In the bus we had a big discussion. Many of us didn’t want to go to the next visits although they signed in. Our lecturers referred to the next years, where other exchange students could only go to such firms again when today the registered people go to the offered visits. Cedric’s opinion was “I give a shit on the company visits, let’s drink” – the alcohol was too much for him. We only made fun of him.
When we stopped at a metro station many of the group nevertheless left the bus, which were registered for the next visits and so some of us had to stay in the bus although they hadn’t signed in for the visits and weren’t interested now.
The bad mood was enforced by the boring visit. When we talked with the others in the evening they wanted to apologize, but the dispute remained, because the others who didn’t go to the visits had more time to do other things and weren’t bounded. And the people who went ot the visits hadn’t seen so much and only one day remained.
So we talked with the others and the lecturers arranged that we could stay at home the next day and that the others, who always had left the visits in the last days had to go to all visits during the last day.
In the evening we met Dimar, who guided us to a nightclub, where over 1000 people fitted in. On the way we ate a doner kebab for a spot price. Furthermore we met Barbara, Viktoria and Alberto, students of the first term, which were eating in a good restaurant – we arranged a meeting at the club and left. The admission price was around 7€, but it included free drinks.
The club had different floors, although we only stayed on the third one, because there was a huge bar.
Beside Russian beer we also drank vodka and champagne. Giuseppe puked after 5 or 6 vodkas “Russian Standard”. I also drank very much but I also have been very long on the dance floor. In the upper floor almost naked men were standing on platforms – couldn’t there be women? Late in the night we went home.
The next morning Mat told us, that Dimar and Veronica had visited him and Philip in their room in the night and had continued the party – Mat was alone.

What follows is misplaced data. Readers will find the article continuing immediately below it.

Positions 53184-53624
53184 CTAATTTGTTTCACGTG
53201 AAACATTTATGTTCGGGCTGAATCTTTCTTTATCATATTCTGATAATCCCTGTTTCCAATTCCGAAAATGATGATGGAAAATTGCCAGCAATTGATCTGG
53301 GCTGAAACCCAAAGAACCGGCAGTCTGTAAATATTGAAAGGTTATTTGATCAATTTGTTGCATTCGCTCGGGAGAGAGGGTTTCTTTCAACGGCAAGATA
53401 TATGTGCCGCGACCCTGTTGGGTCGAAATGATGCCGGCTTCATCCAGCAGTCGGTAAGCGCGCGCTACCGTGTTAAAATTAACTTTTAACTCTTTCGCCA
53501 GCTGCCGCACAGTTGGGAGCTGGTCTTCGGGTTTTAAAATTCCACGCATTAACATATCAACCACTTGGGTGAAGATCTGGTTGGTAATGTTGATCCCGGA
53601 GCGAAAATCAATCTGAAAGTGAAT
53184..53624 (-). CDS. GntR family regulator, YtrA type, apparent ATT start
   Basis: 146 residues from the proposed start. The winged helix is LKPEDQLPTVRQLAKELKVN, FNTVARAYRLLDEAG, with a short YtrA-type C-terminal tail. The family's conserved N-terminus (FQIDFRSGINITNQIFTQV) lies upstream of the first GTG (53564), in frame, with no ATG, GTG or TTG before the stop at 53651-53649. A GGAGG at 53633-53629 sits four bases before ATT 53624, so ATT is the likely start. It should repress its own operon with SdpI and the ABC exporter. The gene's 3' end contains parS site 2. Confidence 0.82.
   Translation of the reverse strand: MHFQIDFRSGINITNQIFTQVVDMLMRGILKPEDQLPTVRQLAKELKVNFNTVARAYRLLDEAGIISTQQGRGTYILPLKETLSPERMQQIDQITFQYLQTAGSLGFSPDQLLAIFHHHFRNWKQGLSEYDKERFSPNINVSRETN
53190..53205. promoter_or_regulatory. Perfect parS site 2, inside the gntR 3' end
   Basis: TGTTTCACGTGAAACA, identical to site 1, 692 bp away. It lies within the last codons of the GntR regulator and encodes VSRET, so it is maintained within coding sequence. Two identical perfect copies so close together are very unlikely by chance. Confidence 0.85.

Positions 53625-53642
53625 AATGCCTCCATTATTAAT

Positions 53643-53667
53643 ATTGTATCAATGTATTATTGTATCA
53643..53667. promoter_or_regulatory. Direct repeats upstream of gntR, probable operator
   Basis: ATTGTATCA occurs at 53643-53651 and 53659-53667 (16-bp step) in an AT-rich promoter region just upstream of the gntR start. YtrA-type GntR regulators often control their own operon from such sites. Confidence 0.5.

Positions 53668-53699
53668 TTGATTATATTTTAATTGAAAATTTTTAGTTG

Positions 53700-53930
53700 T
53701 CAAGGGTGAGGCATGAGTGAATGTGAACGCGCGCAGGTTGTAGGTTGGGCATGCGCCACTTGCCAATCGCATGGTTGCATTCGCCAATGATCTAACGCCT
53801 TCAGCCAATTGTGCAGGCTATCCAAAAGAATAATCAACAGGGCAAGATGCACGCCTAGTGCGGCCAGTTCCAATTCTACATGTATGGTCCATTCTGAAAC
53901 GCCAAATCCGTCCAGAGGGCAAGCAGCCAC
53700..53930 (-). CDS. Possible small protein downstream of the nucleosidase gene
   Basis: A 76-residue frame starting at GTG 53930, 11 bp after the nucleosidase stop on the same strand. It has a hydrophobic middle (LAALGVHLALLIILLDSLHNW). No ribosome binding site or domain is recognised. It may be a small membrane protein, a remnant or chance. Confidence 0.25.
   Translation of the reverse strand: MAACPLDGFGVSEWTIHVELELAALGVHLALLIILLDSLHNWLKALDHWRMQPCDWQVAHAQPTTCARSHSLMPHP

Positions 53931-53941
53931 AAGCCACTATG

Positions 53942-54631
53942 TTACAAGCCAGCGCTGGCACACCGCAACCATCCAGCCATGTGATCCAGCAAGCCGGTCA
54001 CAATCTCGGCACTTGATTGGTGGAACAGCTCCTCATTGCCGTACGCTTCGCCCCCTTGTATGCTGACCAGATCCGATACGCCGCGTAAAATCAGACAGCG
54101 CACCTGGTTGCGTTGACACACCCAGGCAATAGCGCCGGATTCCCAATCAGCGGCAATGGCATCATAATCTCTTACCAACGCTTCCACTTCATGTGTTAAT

After the breakfast we still had the whole time of day to undertake something. Before we had a guided tour in the Hermitage in the afternoon we went through St. Petersburg again. We went to the Church of Christ’s Resurrection, made some photos and entered. Afterwards we visited a nearby market and went to the waterside of the Neva. There we walked on the backside of the Hermitage. The weather was fantastic.
We walked along the waterside, made some group photos and went to the St. Isaak’s Cathedral. There we climbed to the top and had a fantastic view above St. Petersburg. After the descent we went to the Hermitage, where a guide was waiting. Before this guidance we ate something in the city at Kentucky Fried Chicken. At the Hermitage we also saw Philip and Veronica again.
In the Hermitage we had to leave behind our jackets and bags. Anthony was the only one who bought a permit to make photos, because the others hadn’t so much photos left.
The guidance was only partly interesting because there were so many rooms, you could stay here for at least one day without getting bored. At the end we only walked through the rooms and were glad that we went through – but the rooms were generally impressive with many paintings and facilities. We used the remaining time to eat something. In the evening we met with Barbara, Viktoria and Alberto again to drink something. It was a nice atmosphere and everyone was happy to see the others again.